Tony Hall: BBC Could Pay Local Press for Content

The BBC director-general has said the BBC is exploring ways in which it could pay local newspapers for content. 

Writing in The Times today, Tony Hall said the BBC was looking at ways it could work with the industry and “exploring what more we can do by sharing content or paying them for reporting.”

Mr Hall said the BBC needed to adapt and reform in the internet age, while helping to grow the UK’s creative economy which is “one of this country’s enormous strengths.”

He wrote: “Some blame the BBC for the challenges that other media face in adapting to the internet age — but that is a challenge faced by media around the world, including places that do not have a BBC or anything like it.

“But I do want to look at how the BBC can help. We are already working more closely with local newspapers to link to stories and are exploring what more we can do by sharing content or paying them for reporting.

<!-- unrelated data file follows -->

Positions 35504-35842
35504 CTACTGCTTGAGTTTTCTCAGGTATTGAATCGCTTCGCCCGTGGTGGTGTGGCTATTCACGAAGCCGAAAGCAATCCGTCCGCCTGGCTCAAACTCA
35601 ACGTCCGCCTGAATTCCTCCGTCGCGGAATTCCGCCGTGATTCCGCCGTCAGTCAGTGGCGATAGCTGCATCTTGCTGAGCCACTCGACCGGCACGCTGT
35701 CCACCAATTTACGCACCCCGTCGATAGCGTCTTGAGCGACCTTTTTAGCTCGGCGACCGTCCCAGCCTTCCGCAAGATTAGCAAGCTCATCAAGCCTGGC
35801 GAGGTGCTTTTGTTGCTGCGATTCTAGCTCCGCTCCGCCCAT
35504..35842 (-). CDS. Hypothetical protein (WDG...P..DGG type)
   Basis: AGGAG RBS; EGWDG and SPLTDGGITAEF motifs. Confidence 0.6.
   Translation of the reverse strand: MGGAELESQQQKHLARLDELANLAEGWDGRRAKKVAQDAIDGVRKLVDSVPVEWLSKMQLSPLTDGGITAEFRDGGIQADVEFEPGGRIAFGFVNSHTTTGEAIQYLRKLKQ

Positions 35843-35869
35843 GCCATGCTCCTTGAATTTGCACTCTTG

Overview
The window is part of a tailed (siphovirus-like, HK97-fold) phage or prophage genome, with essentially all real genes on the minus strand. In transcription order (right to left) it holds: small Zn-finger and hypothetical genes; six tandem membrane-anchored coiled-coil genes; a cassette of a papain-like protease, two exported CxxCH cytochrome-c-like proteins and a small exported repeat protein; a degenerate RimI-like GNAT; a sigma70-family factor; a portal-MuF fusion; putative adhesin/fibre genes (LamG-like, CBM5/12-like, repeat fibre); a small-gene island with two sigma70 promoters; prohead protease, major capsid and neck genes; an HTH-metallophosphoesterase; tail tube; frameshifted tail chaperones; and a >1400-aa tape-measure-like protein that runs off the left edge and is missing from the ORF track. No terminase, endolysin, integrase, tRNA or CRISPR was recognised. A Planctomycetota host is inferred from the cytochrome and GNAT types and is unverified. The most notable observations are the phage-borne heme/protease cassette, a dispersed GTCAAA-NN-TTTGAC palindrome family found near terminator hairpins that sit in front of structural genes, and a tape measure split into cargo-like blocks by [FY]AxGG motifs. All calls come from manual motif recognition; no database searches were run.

“The BBC’s website is the only British representative in the world’s top 100. We want to use it to help others make their transition to the online world, asking how we can support organisations such as museums, galleries, theatres and universities too.”

Last week, the Department for Culture, Media and Sport published a green paper which says that the Government will look at whether the BBC’s provision of “extensive free online content…distorts audience share in a way that undermines commercial business models.”

The consultation was received by the news media industry as a good starting point for looking in detail at the impact the BBC has on the commercial sector such as the local newspaper sector.

NMA vice chairman Ashley Highfield of Johnston Press has been appointed to an eight-person panel of media experts to advise the Government on the BBC Charter renewal process.

He said: “Local papers can be a genuine partner to the BBC sharing content to our mutual benefit. It is local papers that are best placed to reach local audiences.

“A symbiotic relationship between us would help the BBC fulfil its charter objective ‘to truly serve and reflect the nations, regions and communities that make up the UK’.”